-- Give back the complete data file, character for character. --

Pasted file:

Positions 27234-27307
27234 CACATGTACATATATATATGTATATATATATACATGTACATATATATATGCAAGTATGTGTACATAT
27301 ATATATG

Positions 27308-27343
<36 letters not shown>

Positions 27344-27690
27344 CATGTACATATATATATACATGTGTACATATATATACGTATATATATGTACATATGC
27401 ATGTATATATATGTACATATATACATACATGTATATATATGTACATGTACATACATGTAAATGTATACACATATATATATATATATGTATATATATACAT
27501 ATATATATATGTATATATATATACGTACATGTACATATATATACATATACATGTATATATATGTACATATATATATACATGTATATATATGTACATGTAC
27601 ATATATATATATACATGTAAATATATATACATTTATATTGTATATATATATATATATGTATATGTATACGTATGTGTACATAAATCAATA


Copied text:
Positions 27234-27307
27234 CACATGTACATATATATATGTATATATATATACATGTACATATATATATGCAAGTATGTGTACATAT
27301 ATATATG

Positions 27308-27343
<36 letters not shown>

Positions 27344-27690
27344 CATGTACATATATATATACATGTGTACATATATATACGTATATATATGTACATATGC
27401 ATGTATATATATGTACATATATACATACATGTATATATATGTACATGTACATACATGTAAATGTATACACATATATATATATATATGTATATATATACAT
27501 ATATATATATGTATATATATATACGTACATGTACATATATATACATATACATGTATATATATGTACATATATATATACATGTATATATATGTACATGTAC
27601 ATATATATATATACATGTAAATATATATACATTTATATTGTATATATATATATATATGTATATGTATACGTATGTGTACATAAATCAATA